Sunday, April 15, 2012

Music, Lyrics and True North

I've wanted to add a music section to my blog for sometime. I am, after-all, a graduate from Radio Broadcasting at Loyalist College, one of the top radio programs in the country, and music has always been a large part of my life.
Some of my main writing influences were/are lyricists, such as Leonard Cohan, Nick Cave, Tom Waits, David Bowie, Lou Reed, Eddie Vedder, Joni Mitchell, Sarah McLachlan, Tori Amos, Roger Waters, Andy Prieboy, Stan Ridgway, Black Francis, the list is too long and is constantly being added to. The spirit of the music, with bands like the Pixies and Iggy Pop, that freedom and self-expression, even the Andy Warhol and The Factory with the Velvet Underground where Lou Reed had to write a certain number of songs per dayyou take care of the quantity and the quality will comeit's work, don't forget it, has had great influence on how I approach writing, or anything creative: more emotionally raw than delicately refined. And that do it for love, even if they hate you, has, along with my faith, helped keep me going. Music has been my sin and my salvation.

However, I couldn't find a bridge from the books to the music that I felt comfortable taking. Then when redoing the blog, and considering it yet again, the Prince Edward Country Authors Festival, that I was a presenter at a couple years back, brought in Bernie Finkelstein for the launch of his new book, "True North: A Life Inside The Music Business". Bernie Finkelstein is the founder of  True North Records and has worked with the likes of Bruce Cockburn, Dan Hill, The Rheostatics, Blackie and The Rodeo Kings ect. He's done a great deal for Canadian Music, and considering how Canadians in the position to support fellow Canadians often do the opposite it makes it all the more admirable.
So here it is, the beginning of a music section, starting with 3 bands that Mr. Finkelstein, who kindly autographed his book for me and told me how much he admired writers, has worked with.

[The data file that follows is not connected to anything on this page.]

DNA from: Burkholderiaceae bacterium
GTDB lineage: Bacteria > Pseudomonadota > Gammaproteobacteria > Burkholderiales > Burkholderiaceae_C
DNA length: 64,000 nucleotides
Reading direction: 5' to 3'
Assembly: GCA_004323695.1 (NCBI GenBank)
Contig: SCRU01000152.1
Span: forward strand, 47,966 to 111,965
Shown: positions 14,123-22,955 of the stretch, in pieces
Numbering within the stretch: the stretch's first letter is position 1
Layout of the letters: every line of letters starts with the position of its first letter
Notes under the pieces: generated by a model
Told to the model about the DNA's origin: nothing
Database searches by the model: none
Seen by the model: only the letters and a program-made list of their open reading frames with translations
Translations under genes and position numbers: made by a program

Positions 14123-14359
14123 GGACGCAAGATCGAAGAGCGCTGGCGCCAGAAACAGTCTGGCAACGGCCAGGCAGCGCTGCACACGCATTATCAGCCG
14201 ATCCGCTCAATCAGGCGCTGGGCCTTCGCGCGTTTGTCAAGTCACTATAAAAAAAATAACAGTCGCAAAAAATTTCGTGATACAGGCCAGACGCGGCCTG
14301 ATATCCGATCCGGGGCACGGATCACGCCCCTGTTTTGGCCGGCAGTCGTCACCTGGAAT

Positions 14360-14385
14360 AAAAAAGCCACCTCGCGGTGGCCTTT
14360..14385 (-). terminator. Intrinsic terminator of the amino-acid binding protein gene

First, Bruce Cockburn, who Bernie stills manages. The song I picked is Peggy's Kitchen Wall because I listened to it over and over again, on vinyl, when I was a wee lad, trying to figure out who it was that put that bullet hole in Peggy's kitchen wall. And why?

Second is The Rheostatics. The song I chose is Clair, a song that was in the great Canadian film, Whale Music. I choose it because I love the song and had a very enjoyable night at the Horseshoe Taven, in Toronto, at their show. And, the lyrics: "Purify me, purify me Claire, let me see you save a mind that isn't there . . . Liquify me, liquify these walls, let me see them gushing like Niagara falls . . . vapourize me . . .  Let me see you save a soul that is impaired . . . Clarify me, Claire."

Finally, Junkhouse, which Bernie didn't work with (as far as I know) but he did work with Tom Wilson in Blackie and the Rodeo Kings; Tom Wilson's first band was Junkhouse, who had a song on the second Due South soundtrack, which was a Canadian TV program that I very much enjoyed, though I got to see more of it in Belfast, on the BBC, than I did at home in Canada. This isn't the song from the soundtrack, mind you, nor is it the first song I heard from Junkhouse, back when I was in that Radio Broadcasting course I was talking about eariler. It is non the less, on of my favourites. It's only a matter of time before we all shine . . .

They're all examples of great Canadian music. Actually, it's great music song full stop. One of the wonderful things about Canadian Music, is that for it to be Canadian Music it has to be music that has been created by a Canadian or Canadians as the case may be. I've been informed that the same can't be said for film and literature where Canadian is seen more of as a genre than a people. Enjoy.

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